Councilors Janey and Arroyo, alongside Councilor Lydia Edwards, called for the removal of President Trump from office due to his role inciting a violent insurrection against the U.S. Capitol on January 6.
The current President used his social media as a platform “a platform for lies and conspiracies, amplifying bigotry, and violence,” said Edwards. “What a shameful thing, that any president would do that.”
According to Edwards, this docket represents the council calling upon the federal government to follow impeachment proceedings and remove the sitting President before the inauguration of President-Elect Biden next week. The docket is also a show of solidarity for a former Boston city councilor, Congresswoman Ayanna Pressley. The Globe reported that Rep. Pressley’s team has stated that panic buttons in her office had been removed at some point prior to the riots.
“It shook me to my core as I know it did all of you, and for so many Americans watching,” said Janey. “He must be held accountable.”
The docket was passed unanimously, and Donald Trump was impeached later the same day. Impeachment proceedings are currently ongoing.
Order for hearing on the prevention and investigation of incidents of hate crimes and discrimination – Docket 0165
According to Councilor Ed Flynn, Boston has multiple departments that interact with constituents who have been victimized or discriminated against. The city established a Human Rights Commission in 1984, under Mayor Raymond Flynn, but it was inactive for a period between 1996 and 2019, when it was re-established by Mayor Marty Walsh.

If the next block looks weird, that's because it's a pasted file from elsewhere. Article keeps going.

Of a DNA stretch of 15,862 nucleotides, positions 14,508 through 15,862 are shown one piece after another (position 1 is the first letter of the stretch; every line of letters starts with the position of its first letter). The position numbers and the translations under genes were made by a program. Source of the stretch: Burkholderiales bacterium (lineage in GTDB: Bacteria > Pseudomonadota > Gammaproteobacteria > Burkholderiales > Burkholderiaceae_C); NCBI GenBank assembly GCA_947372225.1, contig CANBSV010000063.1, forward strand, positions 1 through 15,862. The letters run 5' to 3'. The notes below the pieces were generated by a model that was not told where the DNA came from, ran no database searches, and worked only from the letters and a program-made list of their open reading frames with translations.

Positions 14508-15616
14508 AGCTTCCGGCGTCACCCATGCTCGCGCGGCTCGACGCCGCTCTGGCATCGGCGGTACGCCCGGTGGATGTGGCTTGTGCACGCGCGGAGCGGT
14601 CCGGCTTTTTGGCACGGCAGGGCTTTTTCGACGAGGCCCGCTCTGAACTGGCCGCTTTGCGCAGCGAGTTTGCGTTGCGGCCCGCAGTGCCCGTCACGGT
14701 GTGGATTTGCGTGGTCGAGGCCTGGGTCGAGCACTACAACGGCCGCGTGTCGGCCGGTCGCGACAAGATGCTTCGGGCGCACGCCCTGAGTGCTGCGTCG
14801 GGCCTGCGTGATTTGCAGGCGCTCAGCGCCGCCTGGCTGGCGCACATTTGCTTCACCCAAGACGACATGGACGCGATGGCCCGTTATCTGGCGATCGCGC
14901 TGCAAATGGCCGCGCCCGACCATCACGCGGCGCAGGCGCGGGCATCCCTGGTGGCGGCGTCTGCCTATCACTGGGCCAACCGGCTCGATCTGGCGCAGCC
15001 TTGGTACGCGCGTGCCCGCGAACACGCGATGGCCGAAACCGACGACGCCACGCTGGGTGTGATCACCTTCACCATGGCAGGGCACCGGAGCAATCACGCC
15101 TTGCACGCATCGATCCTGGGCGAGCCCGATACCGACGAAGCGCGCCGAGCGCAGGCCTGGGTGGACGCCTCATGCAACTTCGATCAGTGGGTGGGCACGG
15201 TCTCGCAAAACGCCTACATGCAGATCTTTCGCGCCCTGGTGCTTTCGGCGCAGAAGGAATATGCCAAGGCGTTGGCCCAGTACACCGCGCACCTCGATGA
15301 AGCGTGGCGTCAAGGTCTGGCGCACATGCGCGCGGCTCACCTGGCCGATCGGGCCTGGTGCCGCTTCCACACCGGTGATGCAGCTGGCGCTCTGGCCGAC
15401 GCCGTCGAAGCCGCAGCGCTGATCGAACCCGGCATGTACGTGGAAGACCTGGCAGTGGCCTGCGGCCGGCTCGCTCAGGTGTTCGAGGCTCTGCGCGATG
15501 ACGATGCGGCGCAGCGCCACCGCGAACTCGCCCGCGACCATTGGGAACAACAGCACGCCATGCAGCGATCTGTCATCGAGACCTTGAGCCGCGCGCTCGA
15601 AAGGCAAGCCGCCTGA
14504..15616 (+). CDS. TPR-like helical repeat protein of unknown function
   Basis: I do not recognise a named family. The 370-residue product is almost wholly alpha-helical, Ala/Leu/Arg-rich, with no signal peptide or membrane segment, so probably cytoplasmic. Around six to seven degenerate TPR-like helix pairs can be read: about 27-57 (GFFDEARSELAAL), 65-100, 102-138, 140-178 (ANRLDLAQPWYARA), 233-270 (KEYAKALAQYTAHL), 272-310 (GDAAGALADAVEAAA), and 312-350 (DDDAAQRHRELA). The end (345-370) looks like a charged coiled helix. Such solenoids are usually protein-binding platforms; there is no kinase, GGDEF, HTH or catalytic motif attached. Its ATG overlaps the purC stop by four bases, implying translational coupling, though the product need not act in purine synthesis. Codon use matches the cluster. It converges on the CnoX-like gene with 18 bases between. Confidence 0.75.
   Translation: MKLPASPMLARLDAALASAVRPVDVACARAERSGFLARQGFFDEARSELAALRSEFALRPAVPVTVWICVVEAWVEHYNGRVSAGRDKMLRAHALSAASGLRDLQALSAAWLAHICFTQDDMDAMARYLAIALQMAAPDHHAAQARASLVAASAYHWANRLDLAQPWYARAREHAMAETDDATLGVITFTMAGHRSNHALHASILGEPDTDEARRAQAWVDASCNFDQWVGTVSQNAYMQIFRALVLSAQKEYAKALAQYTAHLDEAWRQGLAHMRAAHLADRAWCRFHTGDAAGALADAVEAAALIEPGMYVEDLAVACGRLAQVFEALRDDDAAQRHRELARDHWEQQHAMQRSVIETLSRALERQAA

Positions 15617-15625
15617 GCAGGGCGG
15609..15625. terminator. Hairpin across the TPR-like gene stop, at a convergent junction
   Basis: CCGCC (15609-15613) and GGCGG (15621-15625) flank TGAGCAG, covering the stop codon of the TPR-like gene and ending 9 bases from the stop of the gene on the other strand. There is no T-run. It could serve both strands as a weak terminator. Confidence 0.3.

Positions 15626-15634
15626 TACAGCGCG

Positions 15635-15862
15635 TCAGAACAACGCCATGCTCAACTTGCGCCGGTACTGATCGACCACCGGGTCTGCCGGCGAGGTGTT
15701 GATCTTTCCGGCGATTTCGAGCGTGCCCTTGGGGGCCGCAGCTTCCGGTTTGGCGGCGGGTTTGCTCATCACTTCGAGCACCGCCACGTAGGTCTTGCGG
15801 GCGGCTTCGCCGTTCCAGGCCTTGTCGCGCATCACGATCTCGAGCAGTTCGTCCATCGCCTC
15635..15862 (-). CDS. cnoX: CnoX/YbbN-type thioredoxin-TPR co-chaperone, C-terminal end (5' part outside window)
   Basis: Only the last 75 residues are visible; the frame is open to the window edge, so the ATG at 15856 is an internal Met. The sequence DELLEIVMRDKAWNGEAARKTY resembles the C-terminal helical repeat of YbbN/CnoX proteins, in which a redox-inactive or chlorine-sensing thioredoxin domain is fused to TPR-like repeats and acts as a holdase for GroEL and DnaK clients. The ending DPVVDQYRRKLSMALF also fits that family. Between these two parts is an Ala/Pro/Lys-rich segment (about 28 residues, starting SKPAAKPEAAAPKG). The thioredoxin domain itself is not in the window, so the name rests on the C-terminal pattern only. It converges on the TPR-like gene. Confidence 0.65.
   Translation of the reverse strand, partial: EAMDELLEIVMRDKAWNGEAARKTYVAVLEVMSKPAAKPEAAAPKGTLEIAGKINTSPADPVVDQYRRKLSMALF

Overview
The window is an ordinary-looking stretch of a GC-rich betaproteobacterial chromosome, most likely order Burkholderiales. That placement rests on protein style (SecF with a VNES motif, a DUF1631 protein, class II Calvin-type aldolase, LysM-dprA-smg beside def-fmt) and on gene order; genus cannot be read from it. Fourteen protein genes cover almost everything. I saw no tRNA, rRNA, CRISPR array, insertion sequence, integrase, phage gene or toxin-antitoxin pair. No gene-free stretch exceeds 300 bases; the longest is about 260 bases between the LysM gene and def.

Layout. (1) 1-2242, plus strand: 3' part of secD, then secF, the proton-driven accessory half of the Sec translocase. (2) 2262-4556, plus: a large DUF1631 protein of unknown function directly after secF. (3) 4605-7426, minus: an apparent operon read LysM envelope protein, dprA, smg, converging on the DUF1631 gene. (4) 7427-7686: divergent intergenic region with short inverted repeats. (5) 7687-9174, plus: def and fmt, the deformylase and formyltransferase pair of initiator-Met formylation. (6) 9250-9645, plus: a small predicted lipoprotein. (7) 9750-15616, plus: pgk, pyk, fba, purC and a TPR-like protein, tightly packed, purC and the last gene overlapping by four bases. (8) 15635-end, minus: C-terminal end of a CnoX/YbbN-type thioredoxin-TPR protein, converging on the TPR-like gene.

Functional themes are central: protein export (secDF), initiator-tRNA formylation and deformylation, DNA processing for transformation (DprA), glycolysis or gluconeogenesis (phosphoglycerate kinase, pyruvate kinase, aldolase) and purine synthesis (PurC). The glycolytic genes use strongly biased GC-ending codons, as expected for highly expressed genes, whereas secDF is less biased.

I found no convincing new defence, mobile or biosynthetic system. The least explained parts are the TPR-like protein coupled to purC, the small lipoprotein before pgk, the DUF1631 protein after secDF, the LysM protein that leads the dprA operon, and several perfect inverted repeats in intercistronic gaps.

The proposed hearing would create a public forum for the city to work with residents of Boston to ensure that all bias-motivated crime and discrimination would be properly documented through the city’s official channels. The hearing would also address ways to educate the public about their rights, and where to report hate crimes or instances of discrimination.
“We want to make sure the city resources are there,” said Edwards.
The docket was referred to the committee of civil rights.
Order for hearing on zoning amendments proposed by the Boston Groundwater Trust – Docket 0181
Councilor Kenzie Bok brought the issue of groundwater zoning to the council on Wednesday. A significant amount of Boston is filled land, where sand or gravel are placed on top of mudflats to make the land suitable for building, and these pilings must be submerged in groundwater in order to not rot. Any building in these areas must take appropriate steps to recharge the groundwater, and the Boston Groundwater Trust has recently surveyed more land which is built on these pilings but not included in the official Groundwater Conservation Overlay District.
According to Bok, there is an official process that the Boston Groundwater Trust is going through at the zoning commission to update this zoning, but it is important that there be a public forum created to parallel that process, since much of the filled land in question is publicly accessible or residential.
“This is a very, very important issue,” said Councilor Frank Baker. “Not very sexy, but very important.”
The docket was referred to the committee of planning, development, and transportation.